The symptoms have been present for some time, your tests have come in and you are in the doctor’s office and have just been told that you have prostate cancer. After a few minutes of silence and it begins to settle in you understand that there has to be more to talk about and so the conversation starts out with “…and now what do we do.” Your physician sends you to an oncologist.
You start to listen to the list of options available to you for your treatment plan. If the cancer is believed to be local then there are 5 common treatment options for the patient:
- A surgical procedure – radical prostatectomy. This means that the prostate gland will be completely removed.
- Radiation of the cancerous prostate.
- Freezing of the cancerous prostate (cryotherapy).
- Hormonal therapy in addition to radiation and/or chemotherapy or cryotherapy options.
- Observation (waiting) to see if it grows larger or the symptoms become worse or you wish to wait on any type of treatment and would like to get a second opinion.
This is also the time you may find yourself looking up the various side effects for the different treatments that were just offered. One reason is so you will know what to expect if you decide to go forward and the next is if you work you can allow time for treatments and any additional that may be needed immediately following the option of treatment you have chosen.
The most effective ways
The statistics have shown that for prostate cancer, the most common practice used, which is considered the best prostate cancer treatment is provided in three parts, for your treatment plan. Of course, none of these are taken lightly, but, have been the most effective over time.
The first in the three-part series is a trial of radiation therapy to see if the tumor can be shrunk, the second step is chemotherapy which is stronger drugs that breakdown the cancers cells and destroy them, and the third is a surgical procedure known as a partial or total removal of the prostate, called a prostatectomy. Although due to the nature of this surgery it may leave patients with urinary problems or sexual dysfunction.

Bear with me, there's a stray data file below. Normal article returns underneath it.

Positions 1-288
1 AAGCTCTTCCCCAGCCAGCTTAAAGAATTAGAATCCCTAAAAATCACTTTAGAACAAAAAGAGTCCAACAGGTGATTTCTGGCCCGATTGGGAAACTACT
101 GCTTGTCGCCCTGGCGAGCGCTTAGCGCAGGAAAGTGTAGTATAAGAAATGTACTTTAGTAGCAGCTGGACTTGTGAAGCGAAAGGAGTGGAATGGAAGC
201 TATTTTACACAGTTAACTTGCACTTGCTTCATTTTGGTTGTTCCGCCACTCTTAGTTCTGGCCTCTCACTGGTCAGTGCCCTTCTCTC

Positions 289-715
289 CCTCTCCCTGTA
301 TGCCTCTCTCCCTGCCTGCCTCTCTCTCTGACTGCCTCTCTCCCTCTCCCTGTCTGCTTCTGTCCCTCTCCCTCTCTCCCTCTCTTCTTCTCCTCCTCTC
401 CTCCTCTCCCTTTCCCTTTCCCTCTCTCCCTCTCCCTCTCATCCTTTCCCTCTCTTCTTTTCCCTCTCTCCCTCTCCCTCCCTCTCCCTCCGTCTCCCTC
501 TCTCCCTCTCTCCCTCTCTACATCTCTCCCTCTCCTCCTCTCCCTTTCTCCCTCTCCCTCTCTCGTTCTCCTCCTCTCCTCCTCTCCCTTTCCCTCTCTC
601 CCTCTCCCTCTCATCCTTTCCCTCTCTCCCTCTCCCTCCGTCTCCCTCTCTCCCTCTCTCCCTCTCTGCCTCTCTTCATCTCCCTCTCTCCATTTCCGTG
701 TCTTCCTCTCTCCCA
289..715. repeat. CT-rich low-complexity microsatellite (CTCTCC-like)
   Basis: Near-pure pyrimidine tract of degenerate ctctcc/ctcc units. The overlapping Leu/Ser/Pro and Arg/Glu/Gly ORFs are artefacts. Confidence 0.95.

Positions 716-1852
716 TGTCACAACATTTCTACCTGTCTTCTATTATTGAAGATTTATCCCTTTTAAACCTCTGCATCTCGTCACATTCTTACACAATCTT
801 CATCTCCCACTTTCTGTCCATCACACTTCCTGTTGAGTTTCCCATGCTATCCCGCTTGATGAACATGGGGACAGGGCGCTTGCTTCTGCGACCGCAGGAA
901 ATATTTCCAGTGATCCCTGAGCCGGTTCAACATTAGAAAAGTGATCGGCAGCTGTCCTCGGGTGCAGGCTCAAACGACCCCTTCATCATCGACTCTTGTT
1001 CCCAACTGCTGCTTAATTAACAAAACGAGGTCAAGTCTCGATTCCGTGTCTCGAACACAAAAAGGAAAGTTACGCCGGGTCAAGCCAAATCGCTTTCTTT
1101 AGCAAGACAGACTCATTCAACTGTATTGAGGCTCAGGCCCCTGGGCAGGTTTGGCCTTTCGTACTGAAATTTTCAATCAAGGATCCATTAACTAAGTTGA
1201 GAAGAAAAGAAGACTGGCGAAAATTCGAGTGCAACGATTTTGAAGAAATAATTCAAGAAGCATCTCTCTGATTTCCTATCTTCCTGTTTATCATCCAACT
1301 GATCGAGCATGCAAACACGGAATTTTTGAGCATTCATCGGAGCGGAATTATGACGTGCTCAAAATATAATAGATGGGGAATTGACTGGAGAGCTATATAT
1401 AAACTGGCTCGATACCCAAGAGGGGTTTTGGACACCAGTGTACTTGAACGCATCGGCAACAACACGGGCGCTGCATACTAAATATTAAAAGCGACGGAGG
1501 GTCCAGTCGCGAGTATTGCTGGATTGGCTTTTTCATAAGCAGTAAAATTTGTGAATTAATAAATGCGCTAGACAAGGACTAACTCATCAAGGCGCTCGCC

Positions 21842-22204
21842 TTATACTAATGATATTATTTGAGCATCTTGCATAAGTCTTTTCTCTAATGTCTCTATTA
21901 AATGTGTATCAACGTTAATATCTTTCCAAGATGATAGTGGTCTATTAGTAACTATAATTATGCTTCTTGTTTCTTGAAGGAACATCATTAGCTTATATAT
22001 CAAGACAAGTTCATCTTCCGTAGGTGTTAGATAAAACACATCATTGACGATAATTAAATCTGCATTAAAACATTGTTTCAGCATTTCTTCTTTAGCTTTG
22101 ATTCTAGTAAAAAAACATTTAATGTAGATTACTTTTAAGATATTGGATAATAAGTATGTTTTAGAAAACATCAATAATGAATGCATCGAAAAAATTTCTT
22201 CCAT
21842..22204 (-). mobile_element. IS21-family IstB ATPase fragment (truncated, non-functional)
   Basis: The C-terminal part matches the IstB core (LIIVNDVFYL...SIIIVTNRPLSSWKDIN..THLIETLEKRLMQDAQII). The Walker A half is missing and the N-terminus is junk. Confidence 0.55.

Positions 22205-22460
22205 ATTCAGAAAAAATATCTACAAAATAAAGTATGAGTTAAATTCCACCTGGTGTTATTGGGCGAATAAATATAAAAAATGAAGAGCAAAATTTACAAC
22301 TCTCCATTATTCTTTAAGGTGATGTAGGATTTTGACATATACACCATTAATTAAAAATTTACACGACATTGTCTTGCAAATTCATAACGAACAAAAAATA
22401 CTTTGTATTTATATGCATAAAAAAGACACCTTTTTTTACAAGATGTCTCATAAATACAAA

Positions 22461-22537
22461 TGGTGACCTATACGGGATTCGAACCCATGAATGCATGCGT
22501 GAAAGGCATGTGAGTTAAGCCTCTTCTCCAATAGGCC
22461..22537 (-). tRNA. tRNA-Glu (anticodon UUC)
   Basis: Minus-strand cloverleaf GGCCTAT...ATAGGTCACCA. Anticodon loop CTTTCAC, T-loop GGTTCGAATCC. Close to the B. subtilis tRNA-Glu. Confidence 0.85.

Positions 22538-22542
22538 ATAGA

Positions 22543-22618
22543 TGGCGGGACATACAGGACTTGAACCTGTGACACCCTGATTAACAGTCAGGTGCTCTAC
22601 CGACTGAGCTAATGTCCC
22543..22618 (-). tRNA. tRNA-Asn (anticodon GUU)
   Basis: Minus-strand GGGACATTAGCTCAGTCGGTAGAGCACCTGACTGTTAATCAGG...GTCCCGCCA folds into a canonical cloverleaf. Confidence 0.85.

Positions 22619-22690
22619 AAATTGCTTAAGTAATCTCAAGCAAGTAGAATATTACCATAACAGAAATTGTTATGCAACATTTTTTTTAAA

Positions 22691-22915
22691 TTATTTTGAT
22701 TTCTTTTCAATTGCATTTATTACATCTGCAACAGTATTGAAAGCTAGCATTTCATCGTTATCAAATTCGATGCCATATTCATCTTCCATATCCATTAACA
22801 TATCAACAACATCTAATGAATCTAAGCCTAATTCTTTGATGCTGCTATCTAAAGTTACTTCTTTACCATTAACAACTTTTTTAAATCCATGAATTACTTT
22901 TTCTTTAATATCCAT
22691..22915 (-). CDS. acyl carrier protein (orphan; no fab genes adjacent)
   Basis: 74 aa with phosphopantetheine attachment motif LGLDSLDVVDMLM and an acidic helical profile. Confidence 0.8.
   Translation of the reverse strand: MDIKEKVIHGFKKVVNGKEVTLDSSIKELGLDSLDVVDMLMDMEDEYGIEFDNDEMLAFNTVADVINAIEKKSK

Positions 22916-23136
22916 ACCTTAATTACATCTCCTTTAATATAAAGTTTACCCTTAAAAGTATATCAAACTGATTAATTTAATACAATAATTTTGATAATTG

Prostate cancer radiation treatment
The first step mentioned was radiation therapy which is an external x-ray beam that goes straight into the diseased site. The treatment plan discusses how many times the patient comes in to have this done over a period of time.
The external beam would be used if the disease had spread and is covering a wider area in the pelvis region. Radiation therapy is also used to help shrink the tumor to assist with pain control. What is important is to know some facts about radiation therapy and that is it may and can cause long term damage. Some areas that could be affected are nerves. The other disadvantage is it may cause damage to other important areas and you may end up with sexual or erectile dysfunction.
The brachytherapy mentioned is a process of planting radioactive prostate seed implants, which are very small, they cause no discomfort and is done under local anesthesia and placed with the assistance of a CAT scan, MRI or Ultrasound equipment. Sometimes the combined methods, the radiation, and brachytherapy are used, as part of your treatment plan. The question often asked is “Will the patient become radioactive if the seeds are used and the answer is – No”. Normally the prostate seed implants are used if the cancer is localized and has not spread beyond the gland, to another region. The procedure takes less time and the patient visits the doctor’s office more than the hospital to have the treatment completed.
So, of course, there are advantages and disadvantages to both types of treatment and again the staging of the disease and location of the disease becomes important when deciding on which option may work better for you. This does give you some options and it is the options that everyone looks for when they have been given this diagnosis. It is the treatment plan that you look for and what will provide you the best results in the end.
The second step mentioned was the chemotherapy, these are much stronger drugs administered to the patient that target the cancer cells in the body. They also break down the immune system of the body.
The third step is the surgical procedure mentioned above known as the partial or total removal of the prostate, called a prostatectomy. A combination of all three has been the proven method of the past to have the best results.
As in any case, any of the methods mentioned above come with side effects that will most likely cause you to take additional medicine. For example, hormone therapy will most likely be recommended, at the end of your treatment plan. This will be due to the nature of the surgery. Your body will no longer produce certain hormones and hormone therapy will replace what is missing.
There is also the healing process after any type of surgery, radiation, and chemotherapy treatments you just went through. Your body needs a chance to heal from all of this and allow yourself a chance to recharge your body. Then there is the observation for any reoccurrence so it can be caught early.